Yesterday, here in the UK, there was a media and twitter bonanza over a piece in one of our national papers.
Was it a piece on the budget? The gouging cuts hitting critical services? The tax hikes? Or even pasties (hands off our baked goods, coalition!)?
Photo taken from here.
Nope. Nothing so high-faluting. The article in question was entitled ‘There are downsides to looking this pretty’: Why women hate me for being beautiful. Written by a journalist (and I feel I may be using the term in the loosest form here) called Samantha Brick, it’s quite an astounding piece of work. I’d actually urge you to read it, as it’ll put the rest of this piece into perspective. It’s a piece in a paper I never read (I have issues with articles it has published in the past), the Daily Mail, but so help me, I had to click that link because everyone was talking about it.
But perhaps not in a good way. In the piece Brick discusses the myriad benefits of being beautiful – free drinks, cab fares paid etc.. This conjured up instant images of Jon Hamm’s character in 30 Rock, living in his bubble. She then goes on to accuse other “jealous” women of choosing not the befriend her/spend time with her/promote her due to her stupendous looks. By this point I was literally aghast.
Why? Because the more I read, the more my stomach turned. In every situation Brick brought to support her case, the more I started to feel that perhaps the women had chosen not to befriend her because of the way she makes snap judgements on the looks of others, or because she seems fond of using examples from her life in print (and not examples that are flattering to the other party/parties).
Now, I’m no oil painting, but I know lots of very beautiful women (for serious. I have a good couple of handfuls of friends who genuinely stop traffic / distract members of the opposite sex / cause people to turn when they enter a room), but pretty very much is what pretty does. Every one of the women I know who are beautiful are also kind, vibrant, interesting people. And that is what makes them truly beautiful. Surely any kind of beauty that doesn’t have something to back it up is just a temporary thing….nice to look at but ultimately disposable. There’s a reason why there are thousands of carbon copy starlets who flash in the pan, and then the true beauties like Penelope Cruz, Monica Belluci, Angelina Jolie et al. – talent, intelligence, drive.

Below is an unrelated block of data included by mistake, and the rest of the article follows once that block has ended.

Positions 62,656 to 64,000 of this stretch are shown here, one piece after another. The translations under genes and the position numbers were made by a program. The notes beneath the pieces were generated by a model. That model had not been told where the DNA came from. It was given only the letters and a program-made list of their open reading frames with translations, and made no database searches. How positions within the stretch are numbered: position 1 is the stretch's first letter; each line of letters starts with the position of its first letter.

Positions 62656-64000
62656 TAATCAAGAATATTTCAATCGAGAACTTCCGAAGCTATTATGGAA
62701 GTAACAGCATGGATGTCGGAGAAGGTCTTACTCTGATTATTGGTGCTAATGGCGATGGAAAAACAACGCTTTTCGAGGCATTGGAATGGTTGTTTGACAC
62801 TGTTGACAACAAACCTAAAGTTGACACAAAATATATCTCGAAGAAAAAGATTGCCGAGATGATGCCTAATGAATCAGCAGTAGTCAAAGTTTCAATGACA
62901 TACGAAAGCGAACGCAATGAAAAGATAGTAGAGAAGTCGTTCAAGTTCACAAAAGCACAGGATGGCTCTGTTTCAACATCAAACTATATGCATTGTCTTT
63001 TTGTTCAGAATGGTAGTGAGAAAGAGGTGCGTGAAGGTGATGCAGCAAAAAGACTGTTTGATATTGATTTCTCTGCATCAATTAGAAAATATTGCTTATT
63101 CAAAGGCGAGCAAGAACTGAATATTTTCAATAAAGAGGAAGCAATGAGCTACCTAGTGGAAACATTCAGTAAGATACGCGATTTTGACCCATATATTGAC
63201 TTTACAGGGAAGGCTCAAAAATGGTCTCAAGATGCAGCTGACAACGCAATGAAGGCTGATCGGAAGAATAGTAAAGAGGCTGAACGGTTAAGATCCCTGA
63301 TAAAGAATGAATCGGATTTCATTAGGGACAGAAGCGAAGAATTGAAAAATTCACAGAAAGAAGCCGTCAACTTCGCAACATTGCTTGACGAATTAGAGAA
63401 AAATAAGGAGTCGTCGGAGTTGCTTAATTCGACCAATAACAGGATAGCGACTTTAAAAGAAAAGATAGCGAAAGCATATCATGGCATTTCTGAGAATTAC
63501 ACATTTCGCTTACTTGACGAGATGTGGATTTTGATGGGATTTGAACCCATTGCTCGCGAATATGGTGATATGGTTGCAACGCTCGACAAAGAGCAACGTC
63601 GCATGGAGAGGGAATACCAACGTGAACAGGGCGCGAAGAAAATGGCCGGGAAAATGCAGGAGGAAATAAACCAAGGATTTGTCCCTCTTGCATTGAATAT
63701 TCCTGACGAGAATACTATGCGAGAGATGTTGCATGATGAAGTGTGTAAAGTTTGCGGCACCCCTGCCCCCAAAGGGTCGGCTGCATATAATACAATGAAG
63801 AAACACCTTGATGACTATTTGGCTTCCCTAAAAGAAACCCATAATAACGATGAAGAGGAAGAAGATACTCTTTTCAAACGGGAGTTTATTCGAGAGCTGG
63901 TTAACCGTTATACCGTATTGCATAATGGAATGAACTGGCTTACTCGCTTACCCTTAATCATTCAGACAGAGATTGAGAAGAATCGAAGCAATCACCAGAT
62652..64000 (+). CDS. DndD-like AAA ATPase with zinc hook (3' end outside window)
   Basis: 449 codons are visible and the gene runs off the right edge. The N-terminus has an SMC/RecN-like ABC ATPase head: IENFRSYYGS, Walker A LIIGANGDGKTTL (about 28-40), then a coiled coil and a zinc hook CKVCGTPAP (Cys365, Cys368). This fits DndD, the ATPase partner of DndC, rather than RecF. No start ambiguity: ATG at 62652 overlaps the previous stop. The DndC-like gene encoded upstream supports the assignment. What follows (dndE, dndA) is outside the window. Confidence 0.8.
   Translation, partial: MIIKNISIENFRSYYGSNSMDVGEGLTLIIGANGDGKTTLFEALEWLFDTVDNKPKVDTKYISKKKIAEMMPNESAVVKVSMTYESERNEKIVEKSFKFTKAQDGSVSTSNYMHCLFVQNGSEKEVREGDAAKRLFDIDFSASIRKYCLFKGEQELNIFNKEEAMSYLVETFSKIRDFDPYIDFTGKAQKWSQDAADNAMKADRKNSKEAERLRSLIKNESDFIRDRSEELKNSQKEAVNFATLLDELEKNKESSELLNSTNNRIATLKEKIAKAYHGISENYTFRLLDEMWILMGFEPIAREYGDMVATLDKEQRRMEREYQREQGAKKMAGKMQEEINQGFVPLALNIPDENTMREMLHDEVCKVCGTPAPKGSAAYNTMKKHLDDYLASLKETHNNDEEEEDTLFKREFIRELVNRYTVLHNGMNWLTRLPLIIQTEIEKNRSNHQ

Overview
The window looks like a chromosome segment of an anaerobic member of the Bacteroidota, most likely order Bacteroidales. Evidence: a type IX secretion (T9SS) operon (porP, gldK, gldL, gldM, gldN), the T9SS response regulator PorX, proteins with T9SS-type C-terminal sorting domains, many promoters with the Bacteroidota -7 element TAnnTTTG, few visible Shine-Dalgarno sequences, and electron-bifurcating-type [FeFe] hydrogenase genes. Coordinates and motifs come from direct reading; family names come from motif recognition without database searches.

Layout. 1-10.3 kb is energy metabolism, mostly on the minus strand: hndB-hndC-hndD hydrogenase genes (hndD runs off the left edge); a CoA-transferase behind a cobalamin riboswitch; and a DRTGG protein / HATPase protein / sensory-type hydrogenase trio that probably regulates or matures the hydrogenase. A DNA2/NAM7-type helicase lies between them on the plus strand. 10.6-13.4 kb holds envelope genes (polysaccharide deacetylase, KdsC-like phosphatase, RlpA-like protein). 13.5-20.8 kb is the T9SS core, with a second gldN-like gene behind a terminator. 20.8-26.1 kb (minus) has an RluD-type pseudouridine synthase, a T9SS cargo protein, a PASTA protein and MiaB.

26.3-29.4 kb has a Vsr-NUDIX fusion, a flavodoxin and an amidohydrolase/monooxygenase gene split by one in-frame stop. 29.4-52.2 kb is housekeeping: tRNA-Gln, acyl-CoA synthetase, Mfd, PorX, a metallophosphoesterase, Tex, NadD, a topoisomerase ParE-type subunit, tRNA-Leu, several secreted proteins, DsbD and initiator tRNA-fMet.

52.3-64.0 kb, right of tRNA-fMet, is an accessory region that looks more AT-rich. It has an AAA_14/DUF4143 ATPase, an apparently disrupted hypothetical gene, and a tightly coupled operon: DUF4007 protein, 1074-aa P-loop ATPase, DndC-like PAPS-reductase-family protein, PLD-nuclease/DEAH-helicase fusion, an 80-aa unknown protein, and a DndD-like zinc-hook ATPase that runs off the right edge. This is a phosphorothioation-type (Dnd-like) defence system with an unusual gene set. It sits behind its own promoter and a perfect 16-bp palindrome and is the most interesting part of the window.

I don’t hate women for their looks – like all things in life there’s a sliding scale, surely, and it’s healthy to appreciate where you are on that scale. Some people are more beautiful/confident/clever/funny than others, and that’s okay. We like exceptional people. We like people we want to be around. I’m probably double the size of Samantha Brick, but she’d probably be terrified to hear that I too have had wine sent over/drinks bought for me/cab fare paid….not because I fit into a certain box lookswise but because (to give the most recent answers for each): “you girls looked like you are having the best time – enjoy the wine”/ “Your stories are priceless”/ “How wonderful of you to help others – get home safe!”
I really don’t know what I think of the backlash to the article either. Inasmuch as I do take issue with Brick’s broad brush strokes and sweeping generalisations, some people have gone for the jugular (sometimes viciously, sometimes amusingly). An awful lot of vitriol seems to be about the looks of the lady in question, which I find odd. If she considers herself to be a great beauty, well good for her. The anger towards her attitude towards other women and her perceived smugness, I think I understand a little more.
I really don’t like her lumping together of “women”. In much the same way that my hackles rise when I read articles in the ladies magazines at the hairdressers which contain quotes such as “Men never understand a woman’s need for space / time / adoration / shoes (delete as applicable)”, generalising about all femalekind seems odd and clunky at best. I’m very blessed to have a passel of very beautiful friends, but here’s the thing. I don’t set out to befriend/not befriend someone based on their looks at all. And nor do my friends! I have many, many friends who happen to be very high on the pretty scale, but that’s just fluke – I became their friends through work, or school, or Friday night dancing at the Mosset, or the Junior League, or blogging. That they happen to do pretty exceptionally well is not a factor – it’s just part of the wonderful women they are. Samantha Brick may well be beautiful, but from that article, I’m not sure I’d want a friend who’s as judgemental and gossipy as that. Naturally, she may have been edited poorly, but I really don’t warm to her in print.
To sum up consisely, I think I’ll paraphrase a facebook friend of mine.”Samantha Brick, perhaps women don’t hate you because you’re beautiful. They don’t like you because you come across as vain, and a gossip.” He may just have a point.
So, what do you think of Brick-gate? It’s totally a storm in a teacup, there’s no doubt of that, but I’d be interested to read your take in the comments.
Have a great Wednesday!